Social pressure causes people to form false memories: Study
Researchers from University College London found that people regularly replace their stored memory with the one that is recounted by a friend, the Daily Mail reported.
For the study, the researchers arranged for volunteers to watch a documentary film in small groups.
Three days later, they were called individually to the lab to take a memory test, answering questions about the film.
They were also asked how confident they were in their answers. They were later invited back to the lab to retake the test while the scientists scanned their brain activity.
This time, the subjects were also given a "lifeline", the supposed answers of the others in their film viewing group, along with social media-style photos.
Planted among these were false answers to questions the volunteers had previously answered correctly and confidently.
The participants conformed to the group on these "planted" responses, giving incorrect answers nearly 70 per cent of the time, the scientists reported in journal Science.
But were they simply conforming to perceived social demands, or had their memory of the film actually undergone a change?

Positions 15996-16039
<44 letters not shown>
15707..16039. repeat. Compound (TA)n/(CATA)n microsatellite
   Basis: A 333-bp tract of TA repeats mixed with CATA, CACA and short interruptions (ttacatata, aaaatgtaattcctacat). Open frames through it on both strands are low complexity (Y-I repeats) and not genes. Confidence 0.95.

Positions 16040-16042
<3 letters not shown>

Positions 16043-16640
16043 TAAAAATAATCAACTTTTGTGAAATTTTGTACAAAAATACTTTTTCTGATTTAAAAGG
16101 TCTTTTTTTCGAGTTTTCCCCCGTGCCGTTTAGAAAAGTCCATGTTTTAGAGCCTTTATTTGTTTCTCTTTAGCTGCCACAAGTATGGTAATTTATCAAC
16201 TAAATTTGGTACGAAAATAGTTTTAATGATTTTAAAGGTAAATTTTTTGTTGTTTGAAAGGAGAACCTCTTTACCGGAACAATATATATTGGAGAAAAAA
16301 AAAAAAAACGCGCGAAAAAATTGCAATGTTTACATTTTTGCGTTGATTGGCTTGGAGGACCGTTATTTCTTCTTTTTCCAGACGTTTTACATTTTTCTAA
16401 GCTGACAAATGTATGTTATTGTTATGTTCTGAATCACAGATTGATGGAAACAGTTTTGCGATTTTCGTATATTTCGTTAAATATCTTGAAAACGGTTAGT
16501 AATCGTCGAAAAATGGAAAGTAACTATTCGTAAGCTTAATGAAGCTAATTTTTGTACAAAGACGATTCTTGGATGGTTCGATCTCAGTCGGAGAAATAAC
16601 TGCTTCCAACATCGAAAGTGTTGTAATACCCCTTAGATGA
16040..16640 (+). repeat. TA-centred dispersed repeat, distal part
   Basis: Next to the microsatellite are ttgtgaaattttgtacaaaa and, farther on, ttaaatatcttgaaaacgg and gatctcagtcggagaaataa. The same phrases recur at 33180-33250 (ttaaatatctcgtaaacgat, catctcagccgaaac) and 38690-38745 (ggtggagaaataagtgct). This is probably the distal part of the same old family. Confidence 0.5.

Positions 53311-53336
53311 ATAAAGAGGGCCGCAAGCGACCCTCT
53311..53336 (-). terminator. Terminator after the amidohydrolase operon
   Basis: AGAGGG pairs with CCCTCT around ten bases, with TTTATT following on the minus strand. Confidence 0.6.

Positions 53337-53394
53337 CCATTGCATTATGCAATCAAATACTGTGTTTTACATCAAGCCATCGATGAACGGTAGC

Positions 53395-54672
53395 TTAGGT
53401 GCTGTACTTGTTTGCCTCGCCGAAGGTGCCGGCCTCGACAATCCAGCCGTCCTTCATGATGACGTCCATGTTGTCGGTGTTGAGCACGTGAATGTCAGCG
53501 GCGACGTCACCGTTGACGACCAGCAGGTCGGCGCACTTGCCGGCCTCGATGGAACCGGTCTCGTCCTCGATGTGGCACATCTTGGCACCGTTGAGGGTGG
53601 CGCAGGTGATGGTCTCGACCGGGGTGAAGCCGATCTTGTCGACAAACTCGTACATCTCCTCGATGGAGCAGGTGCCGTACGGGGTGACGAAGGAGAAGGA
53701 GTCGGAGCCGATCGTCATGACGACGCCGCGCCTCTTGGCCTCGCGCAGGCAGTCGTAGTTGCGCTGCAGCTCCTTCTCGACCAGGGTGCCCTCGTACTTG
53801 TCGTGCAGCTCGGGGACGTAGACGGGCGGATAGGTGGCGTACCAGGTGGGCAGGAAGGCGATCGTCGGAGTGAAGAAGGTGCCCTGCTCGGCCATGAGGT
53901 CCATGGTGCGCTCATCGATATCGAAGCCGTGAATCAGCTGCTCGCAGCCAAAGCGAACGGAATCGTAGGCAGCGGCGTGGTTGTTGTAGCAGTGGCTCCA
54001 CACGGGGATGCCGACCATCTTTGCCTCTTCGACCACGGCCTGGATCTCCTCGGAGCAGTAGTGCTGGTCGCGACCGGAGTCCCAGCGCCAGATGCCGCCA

To find out, the researchers invited the subjects back to the lab to take the memory test once again, telling them that the answers they had previously been fed were not those of their fellow film watchers, but random computer generations.
Some of the responses reverted back to the original, correct ones, but close to half remained erroneous, implying that the subjects were relying on false memories implanted in the earlier session.
An analysis of the brain scan data showed differences in brain activity between the persistent false memories and the temporary errors of social compliance.
The most outstanding feature of the false memories was a strong co-activation and connectivity between two brain areas — the hippocampus and the amygdala.
The hippocampus is known to play a role in long-term memory formation, while the amygdala, known as the emotion centre of the brain, plays a role in social interaction.
The scientists think that the amygdala may act as a gateway connecting the social and memory processing parts of our brain.
Its "stamp" may be needed for some types of memories, giving them approval to be uploaded to the memory banks. Thus social reinforcement could act on the amygdala to persuade our brains to replace a strong memory with a false one.